Negatives with the Peristeen would be the initial cost, a need to replace a catheter each time (cost) and the possibility of the balloon either not sealing or bursting. In an older person, I would think these things would be a bit more nuanced (perhaps a greater awareness of how well the balloon is working ). In a child, the rule is that if it isn’t leaking, its working. I have read complaints from adult users that balloons have burst while inserted. That can’t be pleasant and could be terrifying to a young child. It could be user error. It could be an occasional quality control issue. In either case I wouldn’t use it until I could really communicate more fully with Z. But again, I would think this is largely preference based with the same caveat as above.

    I hope we are able to transition to the Peristeen. If it were me that needed this daily, I would rather have that. I like the idea of being able to more fully flush, my visual driven self would rather not have to set up a permanent place to hang up a bag (more medical and I’m of the bathrooms-should-be-like-spas mentality – my own hang up, I know.) and honestly, I’ve read a lot of testimonials from adults who prefer this system to other enema systems. That being said, if it won’t work for us then it won’t. The cone system is hugely successful for many, many people. I’m not discouraged either way.

    I’ve used links because I couldn’t figure out how to get multiple photos in the one post. Admin, feel free to edit to place them in directly.

    Also, here are links to a series of videos CHoP did, that I thought were very basic and helpful.

    Hope that helps!!!

  • (Fleets bottle w/bulb syringe)

    baby cone

  • Thank you all very much. So so helpful.

    One final question. So what is the standard protocol for the great majority? The SB clinic/GI/Pediatric Urology Protocol? Miralax until 2 or 3, then cone enemas after that?

    And does that protocol differ from the protocol recommended at the 2, or is it 3 now, Bowel Management Programs?

  • I am not certain that there is a universal standard. Certainly many doctors do recommend the miralax, but if you recall, in one of her comments elsewhere, Dana mentioned that the clinic in Cincinnati told her that they specifically do not recommend it. I know another mother stated that it was her physician who recommended milk and molasses as an enema solution. I think from Dr to Dr there could be rather a lot of variables.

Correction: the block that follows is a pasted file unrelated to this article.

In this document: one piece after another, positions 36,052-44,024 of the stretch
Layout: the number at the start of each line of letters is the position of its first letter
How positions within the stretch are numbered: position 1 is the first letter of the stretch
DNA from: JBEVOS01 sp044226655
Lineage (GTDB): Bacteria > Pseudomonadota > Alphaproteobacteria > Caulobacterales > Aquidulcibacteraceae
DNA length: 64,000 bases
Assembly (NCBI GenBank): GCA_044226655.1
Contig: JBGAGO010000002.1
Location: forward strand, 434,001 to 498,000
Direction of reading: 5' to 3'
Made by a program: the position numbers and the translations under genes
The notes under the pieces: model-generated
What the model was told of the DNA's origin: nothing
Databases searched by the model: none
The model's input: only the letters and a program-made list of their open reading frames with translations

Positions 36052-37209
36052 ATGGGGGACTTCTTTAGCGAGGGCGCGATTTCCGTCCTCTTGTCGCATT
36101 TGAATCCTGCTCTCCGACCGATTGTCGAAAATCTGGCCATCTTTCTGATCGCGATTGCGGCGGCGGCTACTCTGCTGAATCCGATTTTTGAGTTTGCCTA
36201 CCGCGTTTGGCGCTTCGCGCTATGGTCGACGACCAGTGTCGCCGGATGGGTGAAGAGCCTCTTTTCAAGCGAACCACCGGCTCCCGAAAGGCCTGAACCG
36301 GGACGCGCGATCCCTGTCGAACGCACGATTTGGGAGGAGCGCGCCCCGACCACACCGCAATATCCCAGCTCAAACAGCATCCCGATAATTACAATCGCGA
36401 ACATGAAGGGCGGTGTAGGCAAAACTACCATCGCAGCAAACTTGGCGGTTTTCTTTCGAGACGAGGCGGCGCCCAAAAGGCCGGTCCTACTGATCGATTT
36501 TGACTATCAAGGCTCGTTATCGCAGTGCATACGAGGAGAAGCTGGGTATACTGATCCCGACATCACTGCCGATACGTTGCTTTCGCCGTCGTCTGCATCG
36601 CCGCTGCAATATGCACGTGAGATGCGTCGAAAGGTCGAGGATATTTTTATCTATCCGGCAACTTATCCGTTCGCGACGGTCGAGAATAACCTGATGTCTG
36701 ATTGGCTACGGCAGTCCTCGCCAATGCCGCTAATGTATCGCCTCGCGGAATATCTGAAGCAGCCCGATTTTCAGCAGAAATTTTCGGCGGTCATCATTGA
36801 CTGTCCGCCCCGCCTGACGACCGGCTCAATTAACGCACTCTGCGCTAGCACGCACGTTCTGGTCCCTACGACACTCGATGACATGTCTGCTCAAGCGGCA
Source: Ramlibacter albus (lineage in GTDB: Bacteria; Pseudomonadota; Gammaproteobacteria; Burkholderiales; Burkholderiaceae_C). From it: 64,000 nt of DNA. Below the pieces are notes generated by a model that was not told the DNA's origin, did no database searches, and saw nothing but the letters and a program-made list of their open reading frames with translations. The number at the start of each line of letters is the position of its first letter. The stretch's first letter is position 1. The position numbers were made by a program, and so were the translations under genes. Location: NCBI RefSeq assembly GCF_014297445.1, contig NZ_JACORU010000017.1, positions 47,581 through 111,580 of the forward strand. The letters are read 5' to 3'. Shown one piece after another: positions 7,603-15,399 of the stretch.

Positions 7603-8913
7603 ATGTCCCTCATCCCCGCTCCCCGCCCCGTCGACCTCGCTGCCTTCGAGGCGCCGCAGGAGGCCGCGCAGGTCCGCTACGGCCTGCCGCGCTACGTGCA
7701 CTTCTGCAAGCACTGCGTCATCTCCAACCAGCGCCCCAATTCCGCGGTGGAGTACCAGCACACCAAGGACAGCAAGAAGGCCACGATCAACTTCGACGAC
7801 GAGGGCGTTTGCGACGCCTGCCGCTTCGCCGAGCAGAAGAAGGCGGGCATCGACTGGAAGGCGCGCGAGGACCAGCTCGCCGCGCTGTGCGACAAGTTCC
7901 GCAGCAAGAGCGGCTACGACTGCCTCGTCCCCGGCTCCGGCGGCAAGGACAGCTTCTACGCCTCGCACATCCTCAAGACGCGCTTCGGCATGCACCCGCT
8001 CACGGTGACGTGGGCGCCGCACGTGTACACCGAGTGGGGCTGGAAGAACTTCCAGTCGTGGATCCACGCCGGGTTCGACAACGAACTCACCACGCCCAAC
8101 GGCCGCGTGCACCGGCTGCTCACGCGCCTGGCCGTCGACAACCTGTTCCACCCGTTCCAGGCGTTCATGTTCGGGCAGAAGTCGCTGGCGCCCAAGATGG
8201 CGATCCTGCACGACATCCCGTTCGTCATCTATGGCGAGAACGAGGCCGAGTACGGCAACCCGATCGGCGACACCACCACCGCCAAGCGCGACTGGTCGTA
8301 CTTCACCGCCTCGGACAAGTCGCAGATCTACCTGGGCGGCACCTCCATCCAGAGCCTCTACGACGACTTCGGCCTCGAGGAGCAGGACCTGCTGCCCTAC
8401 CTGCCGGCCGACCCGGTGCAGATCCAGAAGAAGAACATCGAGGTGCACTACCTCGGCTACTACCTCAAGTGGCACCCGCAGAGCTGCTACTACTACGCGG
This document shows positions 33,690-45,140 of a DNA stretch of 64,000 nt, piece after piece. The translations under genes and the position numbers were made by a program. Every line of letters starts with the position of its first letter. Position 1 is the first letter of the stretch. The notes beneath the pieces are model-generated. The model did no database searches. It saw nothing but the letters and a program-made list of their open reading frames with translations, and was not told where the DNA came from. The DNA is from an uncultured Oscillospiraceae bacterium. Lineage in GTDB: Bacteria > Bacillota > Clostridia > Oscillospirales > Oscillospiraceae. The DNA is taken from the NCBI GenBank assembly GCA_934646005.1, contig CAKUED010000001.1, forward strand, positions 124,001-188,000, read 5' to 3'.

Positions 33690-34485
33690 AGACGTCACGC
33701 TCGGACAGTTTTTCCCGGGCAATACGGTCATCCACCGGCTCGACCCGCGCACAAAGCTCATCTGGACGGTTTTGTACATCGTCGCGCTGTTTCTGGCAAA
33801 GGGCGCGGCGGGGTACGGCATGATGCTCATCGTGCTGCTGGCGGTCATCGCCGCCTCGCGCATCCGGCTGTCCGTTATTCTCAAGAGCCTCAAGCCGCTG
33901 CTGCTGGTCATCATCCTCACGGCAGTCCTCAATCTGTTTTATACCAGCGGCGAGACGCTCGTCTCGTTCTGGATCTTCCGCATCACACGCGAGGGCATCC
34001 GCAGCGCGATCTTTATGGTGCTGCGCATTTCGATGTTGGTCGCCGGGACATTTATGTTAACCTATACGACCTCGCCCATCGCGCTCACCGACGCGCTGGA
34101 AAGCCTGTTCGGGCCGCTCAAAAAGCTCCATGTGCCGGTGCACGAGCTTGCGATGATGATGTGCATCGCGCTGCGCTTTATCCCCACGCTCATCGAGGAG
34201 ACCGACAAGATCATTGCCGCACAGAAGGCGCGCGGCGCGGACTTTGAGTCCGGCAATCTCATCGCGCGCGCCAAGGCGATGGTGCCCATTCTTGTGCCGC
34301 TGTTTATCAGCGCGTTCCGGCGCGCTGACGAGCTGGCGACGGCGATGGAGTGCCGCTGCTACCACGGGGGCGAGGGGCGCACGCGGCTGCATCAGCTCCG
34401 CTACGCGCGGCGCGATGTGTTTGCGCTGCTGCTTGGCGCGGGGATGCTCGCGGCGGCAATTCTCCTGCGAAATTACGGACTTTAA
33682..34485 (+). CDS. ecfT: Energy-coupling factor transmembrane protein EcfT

As for the bowel programs themselves, I believe the two in Ohio would be identical since they are run and set up by the same group of folks. I suspect that other clinics elsewhere in the country are largely following their protocol. But, I have not been to any of those clinics nor spoken to them. So, I couldn’t say for sure either what their standard is or how that would vary from an individual doctor’s.

  • there is also a balloon gravity enema, which is what cincy prescribes. The “balloon” portion is the foley catheter, and the gravity portion is a feeding bag with a valve to regulate the flow of solution. You don’t really need a “permanent” place to hang it, as a hanger from the shower rod works fine. I know some places (like Camp Independence, the SB-specific summer camp) has communal bathrooms with MACE hooks for whatever contraptions a person needs.

    They way it stays in is by blowing up the balloon on the foley using a syringe. Cincy initially recommended 20-30 ccs of air, but Meredith needs from 40 to 60 ccs due to no anal tone. anectodal evidence indicates this is a lot! Then you infuse in the solution, just like for the cone.

    The reason why Colleen and others recommend the cone over the balloon is that it is something that can be purchase without a script from amazon. foleys and feeding bags cannot. Many people cannot or do not want to go to bowel management program and so that is how they can perform a gravity enema without a medical professionals input.

    • The CHoP videos cover this too. I would think that, just like with the Peristeen, this also has the advantage of not having to be held in place by hand.

      • Actually, to keep from leaking, the balloon needs to be tugged on a bit (but not hard enough to pull it out). We have Meredith lay over a wedge pillow for the infusion + holding time (we infuse it over about five minutes. this is regulated by the valve on the feeding bag) and then hold it in for 10 minutes, all while we’re tugging on it. then transfer her to the toilet, deflate the balloon, remove and then sit for 45 minutes.

        I believe this is an advantage over the cone, which has to be held in by hand. It seems a lot of people place the child on the pot and hold it in that way, which would be very awkward to do for 10 minutes. It seems a lot of them get a special commode so there is space between the child and the regular toilet seat for their hand.